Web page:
Even As Hot Weather Continues, Crews Gear Up For Flood, Debris Flow Potential In Fire Burn Zones
Monday is the first day of fall, and while we still have hot weather in the forecast, rain could soon be just around the corner. That could once again potentially mean some evacuations for South Coast residents below brush fire burn zones, and long days and night for public safety workers.
It’s been more than a year and a half since the deadly 1/9 debris flow in Montecito killed 23 people, and destroyed or damaged hundreds of homes. The December, 2017 Thomas Fire stripped mountainsides above Montecito, setting the stage for the debris flows when heavy rain came a month later.
The area came through last rainfall season in good shape, but it wasn’t easy. Santa Barbara County Deputy Public Works Director Tom Fayram says even though another major disaster was averted, there were issues. During one February storm, a portion of Highway 101 even was closed for a few hours.
Public safety officials have been busy gearing up for the next rainfall season. Fayram says as the mountain slopes charred by the Thomas Fire continue to recover, the threat is slightly reduced. But, he says the danger’s form has changed The initial issue was from large boulders. Now, the concern is about a combination of floodwaters and smaller debris.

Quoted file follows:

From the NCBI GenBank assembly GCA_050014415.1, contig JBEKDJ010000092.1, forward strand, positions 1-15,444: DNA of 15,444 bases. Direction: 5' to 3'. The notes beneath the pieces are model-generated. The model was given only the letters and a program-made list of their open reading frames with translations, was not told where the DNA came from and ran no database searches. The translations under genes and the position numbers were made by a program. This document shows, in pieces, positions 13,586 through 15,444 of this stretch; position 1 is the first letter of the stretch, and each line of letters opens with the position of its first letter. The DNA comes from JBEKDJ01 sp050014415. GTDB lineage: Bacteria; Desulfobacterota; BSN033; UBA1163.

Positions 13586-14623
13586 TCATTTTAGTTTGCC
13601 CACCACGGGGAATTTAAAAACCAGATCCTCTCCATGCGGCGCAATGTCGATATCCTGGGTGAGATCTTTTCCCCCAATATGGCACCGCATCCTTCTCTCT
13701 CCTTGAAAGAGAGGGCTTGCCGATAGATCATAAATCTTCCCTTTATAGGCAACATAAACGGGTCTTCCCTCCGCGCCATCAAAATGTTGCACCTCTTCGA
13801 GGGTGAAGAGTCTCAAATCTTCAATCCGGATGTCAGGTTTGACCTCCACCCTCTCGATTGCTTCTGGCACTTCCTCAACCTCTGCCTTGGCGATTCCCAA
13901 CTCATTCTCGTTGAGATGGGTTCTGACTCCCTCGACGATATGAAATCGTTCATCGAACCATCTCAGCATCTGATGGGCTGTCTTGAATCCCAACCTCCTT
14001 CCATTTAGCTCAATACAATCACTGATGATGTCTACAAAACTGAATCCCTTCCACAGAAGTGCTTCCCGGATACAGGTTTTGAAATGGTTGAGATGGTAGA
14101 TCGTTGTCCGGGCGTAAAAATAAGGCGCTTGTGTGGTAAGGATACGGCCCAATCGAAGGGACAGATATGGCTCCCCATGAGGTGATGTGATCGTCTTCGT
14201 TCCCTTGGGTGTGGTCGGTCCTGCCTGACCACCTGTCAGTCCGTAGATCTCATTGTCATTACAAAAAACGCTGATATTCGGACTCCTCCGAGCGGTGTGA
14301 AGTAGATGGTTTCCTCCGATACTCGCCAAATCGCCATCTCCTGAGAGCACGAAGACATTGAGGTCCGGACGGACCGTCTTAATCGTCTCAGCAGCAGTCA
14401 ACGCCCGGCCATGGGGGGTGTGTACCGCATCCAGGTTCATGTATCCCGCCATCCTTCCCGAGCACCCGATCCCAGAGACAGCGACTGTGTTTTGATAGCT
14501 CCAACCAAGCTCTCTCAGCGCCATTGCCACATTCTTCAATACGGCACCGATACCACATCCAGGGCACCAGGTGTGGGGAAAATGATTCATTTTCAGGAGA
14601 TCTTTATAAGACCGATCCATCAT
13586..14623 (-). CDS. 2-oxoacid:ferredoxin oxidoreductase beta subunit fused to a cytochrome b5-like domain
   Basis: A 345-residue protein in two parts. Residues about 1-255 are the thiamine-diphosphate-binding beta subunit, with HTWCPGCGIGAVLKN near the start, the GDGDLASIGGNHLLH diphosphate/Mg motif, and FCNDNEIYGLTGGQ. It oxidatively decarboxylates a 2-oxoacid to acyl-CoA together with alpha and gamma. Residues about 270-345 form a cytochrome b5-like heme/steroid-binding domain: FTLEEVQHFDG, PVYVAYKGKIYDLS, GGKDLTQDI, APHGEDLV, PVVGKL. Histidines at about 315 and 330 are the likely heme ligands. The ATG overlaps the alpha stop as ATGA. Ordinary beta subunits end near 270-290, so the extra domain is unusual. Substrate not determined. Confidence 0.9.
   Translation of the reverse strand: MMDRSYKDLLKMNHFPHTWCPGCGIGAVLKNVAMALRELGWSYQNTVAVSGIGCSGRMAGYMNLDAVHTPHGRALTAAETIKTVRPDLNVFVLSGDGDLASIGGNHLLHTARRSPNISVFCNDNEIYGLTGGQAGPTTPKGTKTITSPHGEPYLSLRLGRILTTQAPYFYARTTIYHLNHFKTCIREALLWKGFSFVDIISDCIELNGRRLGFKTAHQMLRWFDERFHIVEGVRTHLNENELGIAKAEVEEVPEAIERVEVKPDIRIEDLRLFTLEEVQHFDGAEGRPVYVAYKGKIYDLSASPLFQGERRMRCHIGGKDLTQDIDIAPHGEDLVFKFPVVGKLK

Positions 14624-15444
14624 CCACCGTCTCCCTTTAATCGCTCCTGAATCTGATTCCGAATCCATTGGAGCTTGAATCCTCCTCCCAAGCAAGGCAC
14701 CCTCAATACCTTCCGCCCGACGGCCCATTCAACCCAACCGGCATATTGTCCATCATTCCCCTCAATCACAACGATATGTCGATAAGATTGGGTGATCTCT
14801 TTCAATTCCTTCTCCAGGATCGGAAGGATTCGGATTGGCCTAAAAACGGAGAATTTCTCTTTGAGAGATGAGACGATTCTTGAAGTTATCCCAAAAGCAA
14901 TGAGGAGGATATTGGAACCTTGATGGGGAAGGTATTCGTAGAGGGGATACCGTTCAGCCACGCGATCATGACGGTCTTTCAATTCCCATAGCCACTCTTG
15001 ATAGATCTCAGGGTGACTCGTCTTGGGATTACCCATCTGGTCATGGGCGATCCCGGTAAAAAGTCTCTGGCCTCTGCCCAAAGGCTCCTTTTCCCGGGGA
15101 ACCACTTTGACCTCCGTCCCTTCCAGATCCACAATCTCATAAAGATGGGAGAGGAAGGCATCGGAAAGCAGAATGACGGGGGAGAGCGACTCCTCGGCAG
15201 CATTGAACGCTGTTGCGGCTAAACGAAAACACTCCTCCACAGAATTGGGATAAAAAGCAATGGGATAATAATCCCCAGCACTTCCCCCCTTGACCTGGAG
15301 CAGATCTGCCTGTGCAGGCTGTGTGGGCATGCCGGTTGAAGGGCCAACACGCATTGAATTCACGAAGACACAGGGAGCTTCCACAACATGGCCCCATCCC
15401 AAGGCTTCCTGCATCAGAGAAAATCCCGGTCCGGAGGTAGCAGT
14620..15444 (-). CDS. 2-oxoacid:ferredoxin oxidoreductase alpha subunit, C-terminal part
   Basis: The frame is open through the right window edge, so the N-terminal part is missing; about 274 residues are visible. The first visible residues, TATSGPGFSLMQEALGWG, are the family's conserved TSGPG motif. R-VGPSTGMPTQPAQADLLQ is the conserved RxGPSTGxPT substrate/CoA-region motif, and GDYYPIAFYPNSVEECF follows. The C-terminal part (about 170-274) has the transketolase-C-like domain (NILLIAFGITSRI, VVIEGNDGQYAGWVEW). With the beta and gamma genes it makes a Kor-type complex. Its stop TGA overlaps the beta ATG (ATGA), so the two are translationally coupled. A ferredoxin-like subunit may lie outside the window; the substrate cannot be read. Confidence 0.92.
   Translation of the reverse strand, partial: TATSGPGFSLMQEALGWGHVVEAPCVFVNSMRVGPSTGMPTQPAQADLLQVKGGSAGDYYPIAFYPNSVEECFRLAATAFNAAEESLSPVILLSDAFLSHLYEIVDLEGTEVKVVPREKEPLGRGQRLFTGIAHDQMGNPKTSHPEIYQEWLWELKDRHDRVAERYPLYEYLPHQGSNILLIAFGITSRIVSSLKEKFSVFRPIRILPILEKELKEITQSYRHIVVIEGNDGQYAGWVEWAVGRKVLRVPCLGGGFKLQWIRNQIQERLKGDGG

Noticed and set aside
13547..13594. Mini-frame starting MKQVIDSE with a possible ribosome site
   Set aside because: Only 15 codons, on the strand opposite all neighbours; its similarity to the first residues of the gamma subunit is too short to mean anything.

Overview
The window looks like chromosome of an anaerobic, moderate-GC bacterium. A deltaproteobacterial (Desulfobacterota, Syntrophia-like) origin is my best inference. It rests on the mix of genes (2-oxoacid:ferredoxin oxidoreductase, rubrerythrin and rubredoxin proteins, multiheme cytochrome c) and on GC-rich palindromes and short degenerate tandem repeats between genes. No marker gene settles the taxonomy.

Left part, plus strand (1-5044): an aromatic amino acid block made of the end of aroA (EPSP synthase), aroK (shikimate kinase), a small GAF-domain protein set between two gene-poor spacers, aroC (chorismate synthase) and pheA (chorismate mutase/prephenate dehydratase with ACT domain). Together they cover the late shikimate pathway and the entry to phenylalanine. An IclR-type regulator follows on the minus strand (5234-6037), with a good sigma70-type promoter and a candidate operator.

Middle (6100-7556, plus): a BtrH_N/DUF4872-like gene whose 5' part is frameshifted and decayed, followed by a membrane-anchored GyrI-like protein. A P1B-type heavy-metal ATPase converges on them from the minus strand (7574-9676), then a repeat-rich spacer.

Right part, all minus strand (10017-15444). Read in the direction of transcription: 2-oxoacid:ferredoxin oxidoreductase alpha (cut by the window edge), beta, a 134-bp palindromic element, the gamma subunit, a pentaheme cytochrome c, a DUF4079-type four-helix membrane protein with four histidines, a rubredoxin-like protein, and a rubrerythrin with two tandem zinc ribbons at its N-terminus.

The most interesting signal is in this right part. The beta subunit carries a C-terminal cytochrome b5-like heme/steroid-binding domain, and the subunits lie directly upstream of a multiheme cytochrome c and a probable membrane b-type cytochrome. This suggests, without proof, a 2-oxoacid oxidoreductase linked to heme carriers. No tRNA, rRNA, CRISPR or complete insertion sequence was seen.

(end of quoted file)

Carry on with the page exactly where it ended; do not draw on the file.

One of the big projects is modifying some key debris basins in the Montecito area. And, the Santa Barbara County public works official says they are also working to add two new basins.
The non-profit group The Partnership for Resilient Communities raised money for, and added debris nets on San Ysidro, Cold Springs, and Buena Vista Creeks, with more planned. The nets are designed to let small rocks and debris pass through, but to catch dangerous large rocks.
Fayram says they’ve been keep a close eye on all of the brush fire burn areas in the county, including the Alamo, Whittier, Sherpa, and Holiday fire burn zones. But, he says because of the proximity to homes, the biggest concern remains on the South Coast, near Montecito and Summerland.
While the threat may not be as extreme as it was in 2018 or earlier this year, it’s still there. And despite the best flood control efforts, evacuations may once again be needed to insure public safety as we move through fall, winter, and spring rainfall.